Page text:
More than anything, Jarmusch’s newest film is an art film: the emphasis is most definitely on mood, with evocative shots, exquisite slo-mo and deliberate framing taking precedence over any traditional narrative devices. To that end, events sometimes come and go with a sense of arbitrary randomness: Adam’s best friend, the human Ian (Anton Yelchin), is dispatched early on but it so much as cause a ripple in the narrative. Ava seems poised to serve as some sort of villainous character (she’s so selfish, obnoxious and derisive towards humans that she feels cut from a much more traditional “vamps vs humans” film) until she’s pretty much written out of the story without so much as a second thought. Adam appears to be a rock star, of some sort, and much is made in the film about him constantly hearing his music in surprising places (a restaurant, for example) but this ends up having no bearing on the story whatsoever. Like much in the story, these various plot ends aren’t meant to be tied up neatly: they’re used for seasoning, like salt on a steak.
Lacking any sort of driving narrative, the responsibility for the success (or failure) of the film rests solely on its considerable craft: as with anything else in his catalogue, Jarmusch is more than capable of not only making this work but making it work spectacularly well. For one thing, Only Lovers Left Alive looks fantastic: the well-lit daytime scenes may seem a little blown-out but the night-time scenes are exquisite and highly evocative. The score, all hyperbole aside, is a true thing of beauty: not only does it manage to elevate the film, as a whole, but Jarmusch’s musical choices are just a ton of fun, all on their own. The scene where Adam plays his music is pitch-perfect (apparently, vampire music sounds like droning, Eastern-tinged shoegaze, which makes complete sense), as is the truly nice moment where Adam and Eve dance to a Motown tune. The Bill Laswell instrumental that closes the credits totally rips and this was the first art film I’ve seen in sometime that practically demands I check out the soundtrack.
As with all of his films, Jarmusch assembles a first-class ensemble and puts them through some pretty excellent paces. Hiddleston and Swinton are absolutely magnificent as the ageless lovers: not only is their relationship genuinely romantic but the pair make a truly unearthly couple…they not only look but act and sound like age-old creatures living in an era not of their construction. Wasikowska turns in another great performance as the childish, casually evil Ava and is quickly proving to be one of this generation’s most capable genre actors. It’s always good to see John Hurt in a film and he tears into the character of Christopher Marlowe with gusto, although I wish he got a little more screen-time. Likewise, Yelchin and Wright turn in great supporting performances as Ian and Dr. Watson, respectively: Hiddleston’s scenes with Wright are definitely a highlight of the film.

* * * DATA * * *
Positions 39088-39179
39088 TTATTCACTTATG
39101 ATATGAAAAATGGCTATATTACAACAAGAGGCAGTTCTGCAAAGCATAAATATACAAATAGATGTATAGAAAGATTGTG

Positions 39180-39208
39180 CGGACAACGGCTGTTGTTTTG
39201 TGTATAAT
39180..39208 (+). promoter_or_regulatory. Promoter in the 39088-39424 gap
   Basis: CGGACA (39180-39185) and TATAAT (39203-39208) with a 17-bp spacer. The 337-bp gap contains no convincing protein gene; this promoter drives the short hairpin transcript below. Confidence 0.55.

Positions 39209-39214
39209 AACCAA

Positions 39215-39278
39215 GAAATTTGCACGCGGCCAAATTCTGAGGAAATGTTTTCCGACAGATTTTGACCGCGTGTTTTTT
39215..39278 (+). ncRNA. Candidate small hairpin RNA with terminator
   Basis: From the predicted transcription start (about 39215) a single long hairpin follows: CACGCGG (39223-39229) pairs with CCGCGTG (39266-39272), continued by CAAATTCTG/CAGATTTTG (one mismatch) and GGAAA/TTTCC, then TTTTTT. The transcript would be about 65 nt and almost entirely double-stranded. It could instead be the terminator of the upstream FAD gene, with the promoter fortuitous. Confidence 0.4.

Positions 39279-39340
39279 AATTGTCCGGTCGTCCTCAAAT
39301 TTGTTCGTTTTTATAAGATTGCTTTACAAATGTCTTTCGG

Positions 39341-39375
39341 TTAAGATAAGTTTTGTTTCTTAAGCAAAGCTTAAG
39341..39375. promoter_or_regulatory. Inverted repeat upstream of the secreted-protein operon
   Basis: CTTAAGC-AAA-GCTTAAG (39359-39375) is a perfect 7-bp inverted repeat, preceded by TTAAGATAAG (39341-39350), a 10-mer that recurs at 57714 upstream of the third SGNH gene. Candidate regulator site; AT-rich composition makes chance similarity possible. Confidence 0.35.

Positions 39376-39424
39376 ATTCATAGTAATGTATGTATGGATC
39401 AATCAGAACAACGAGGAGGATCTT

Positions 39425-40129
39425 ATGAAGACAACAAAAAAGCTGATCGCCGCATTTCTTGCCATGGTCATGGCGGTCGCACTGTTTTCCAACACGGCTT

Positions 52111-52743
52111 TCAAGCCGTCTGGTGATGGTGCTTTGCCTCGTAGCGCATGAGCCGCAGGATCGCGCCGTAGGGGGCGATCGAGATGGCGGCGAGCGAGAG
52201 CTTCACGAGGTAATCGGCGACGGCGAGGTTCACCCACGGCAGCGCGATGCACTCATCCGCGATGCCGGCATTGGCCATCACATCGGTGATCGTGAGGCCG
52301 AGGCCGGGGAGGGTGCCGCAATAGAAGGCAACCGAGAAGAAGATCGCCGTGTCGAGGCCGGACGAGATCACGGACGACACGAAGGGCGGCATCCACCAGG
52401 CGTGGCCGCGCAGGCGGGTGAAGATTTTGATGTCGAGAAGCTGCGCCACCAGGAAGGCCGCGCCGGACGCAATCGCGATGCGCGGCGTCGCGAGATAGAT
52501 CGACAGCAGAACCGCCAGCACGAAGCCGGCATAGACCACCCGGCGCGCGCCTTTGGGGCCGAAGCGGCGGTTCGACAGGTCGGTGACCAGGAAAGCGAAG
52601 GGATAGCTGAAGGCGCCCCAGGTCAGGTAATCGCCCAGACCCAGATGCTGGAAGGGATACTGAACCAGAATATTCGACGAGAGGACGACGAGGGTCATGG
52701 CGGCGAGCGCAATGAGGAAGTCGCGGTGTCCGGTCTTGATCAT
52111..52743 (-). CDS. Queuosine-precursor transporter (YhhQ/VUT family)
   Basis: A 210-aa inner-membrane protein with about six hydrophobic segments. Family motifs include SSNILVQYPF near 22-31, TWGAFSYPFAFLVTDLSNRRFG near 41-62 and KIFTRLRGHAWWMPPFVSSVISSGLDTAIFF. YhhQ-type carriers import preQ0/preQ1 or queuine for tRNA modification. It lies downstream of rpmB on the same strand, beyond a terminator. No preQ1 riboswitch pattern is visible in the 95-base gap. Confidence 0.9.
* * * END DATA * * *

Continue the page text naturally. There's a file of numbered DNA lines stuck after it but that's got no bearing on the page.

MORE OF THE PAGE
As a huge fan of Jarmusch’s work (Dead Man is one of my all-time favorite films), I went into this expecting nothing short of greatness and, for the most part, my expectations were met. Only Lover’s Left Alive is definitely an extraordinary film, from the peerless performances to the gorgeous cinematography and back to the picaresque locations (the dilapidated, ramshackle setting of the once-might Detroit makes a pretty awesome, if obvious, metaphor for a vampire film, since the city seems as undead as the vampires). That being said, I still found myself slightly letdown by the film: there’s nothing inherently wrong with the picture – truth be told, there’s a lot about it that’s very, very right – but it still manages to feel somehow slight, at least when stacked up against his previous work. Whether this due to my perception or Jarmusch’s intention, there definitely seems to be a disconnect (at least for me), a disconnect that I rarely noticed in his earlier films.
Ultimately, however, my slight dissatisfaction ends up being a pretty moot point: Only Lovers Left Alive is a pretty great film and certainly one of the more interesting vampire films to emerge in some time. The main idea, that ageless individuals with access to all of the music, art, history and time in the world, can still manage to be bored and listless is an extremely relevant one in this day and age of the Internet: after all, humanity now has access to just about everything that Jarmusch’s vampires do and we’re not content, either. It’s an interesting notion, is this idea that having it all really means we get nothing. It’s certainly not the kind of idea that’s par for the course in most vampire films. When you’re dealing with Jarmusch, however, “usual” and “par for the course” are pretty meaningless terms: he’s been doing it his own way for over 30 years, now, and I’m imagining he won’t be stopping anytime soon.